There is a common misunderstanding by many that home care and home health are one and the same. The difference is that home care is a nonmedical service that provides assistance with activities of daily living, while home health is a medical service providing treatment and care for illnesses and injuries at home.
The options for care and comfort are increasing as our aging population grows, and both home care and home health are services that assist individuals and families with aging successfully at home. Unfortunately, the differences between these services and many others is not known or fully understood until the need arises.
Home care and home health both encourage individuals to remain in the comfort of home as they age, but there are key differences you need to know so you can understand your needs and those of your loved ones when the time comes.
The goal of home care is to assist and empower an individual and their family to remain independent at home. Home care providers accomplish this through care that is focused on the individual’s unique needs. Nonmedical caregivers provide assistance with activities of daily living, which can include meal preparation, transportation, running errands, light housekeeping, medication reminders and companionship
The amount of care is directed by the care recipient, family members or trusted adviser. In addition, the length of service is determined solely by these individuals, which provides additional flexibility for the family. Also, those who receive care are not required to be homebound, nor must they need medical eligibility or a physician order.
Medicare is not a payment option for home care. Rather, recipients of home care services have the option of paying privately, through a long term care insurance policy or through Medicaid, or in Arizona the Arizona Long Term Care System (ALTCS) following a comprehensive application process.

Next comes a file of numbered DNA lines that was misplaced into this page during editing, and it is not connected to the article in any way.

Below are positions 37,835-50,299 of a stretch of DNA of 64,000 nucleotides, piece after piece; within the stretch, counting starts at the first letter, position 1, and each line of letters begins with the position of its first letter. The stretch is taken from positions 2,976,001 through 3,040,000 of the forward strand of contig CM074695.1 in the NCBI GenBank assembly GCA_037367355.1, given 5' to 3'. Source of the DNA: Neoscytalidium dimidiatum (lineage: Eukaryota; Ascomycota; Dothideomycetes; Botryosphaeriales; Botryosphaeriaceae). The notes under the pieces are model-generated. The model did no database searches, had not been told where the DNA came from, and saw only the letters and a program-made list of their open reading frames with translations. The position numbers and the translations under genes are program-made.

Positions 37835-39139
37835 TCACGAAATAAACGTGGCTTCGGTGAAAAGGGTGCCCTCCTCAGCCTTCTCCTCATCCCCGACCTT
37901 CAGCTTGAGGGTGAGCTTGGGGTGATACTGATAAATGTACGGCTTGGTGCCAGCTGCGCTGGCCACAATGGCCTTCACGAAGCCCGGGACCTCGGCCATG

The goal of home health is to treat an illness or injury that will aid in regaining a person’s strength, independence and self-sufficiency. Some of the services home health provides are physical therapy, occupational therapy, wound care, speech therapy, IV support, injections and the monitoring of serious illnesses. Home health is more medically oriented, where clinicians (nurses, therapists, home health aides) are providing care (nursing, therapies, etc.) for the aging, infirm and those who are recovering from injuries, illnesses, or surgery.
Unlike home care, home health requires a physician order and that the care recipient is homebound. In addition, the length of service for home health is determined by the individual’s diagnosis and need, with visits occurring intermittently as needed. Finally, Medicare is an acceptable payment for home health services, along with private insurance
Home care and home health working together
Home care and home health can also work together to care for individuals and their families. For instance, one of our clients at Cypress HomeCare Solutions who had been receiving our nonmedical home-care services for more than three years began to need additional, medical-related care. By introducing home-health services, this client was able to avoid moving to a skilled nursing facility. The familiar surroundings of home provide the client, who suffers from Alzheimer’s disease, the ability to maintain a frame of reference while he is receiving both nonmedical and medical care. By joining forces, the home care agency and home health provider can create an environment that promotes comfort and ensures peace of mind.
Bottom line, services provided in the home offer individuals and their families added comfort and reassurance that they and their loved ones can remain in their most comfortable surroundings. Val Halamandaris, president of the National Association of Home Care and Hospice, confirms that “the intervention of services at home makes it possible for people to live out their lives fully.” By understanding that home care and home health are available and knowing the differences in what they provide, it will be that much easier to be prepared for the future.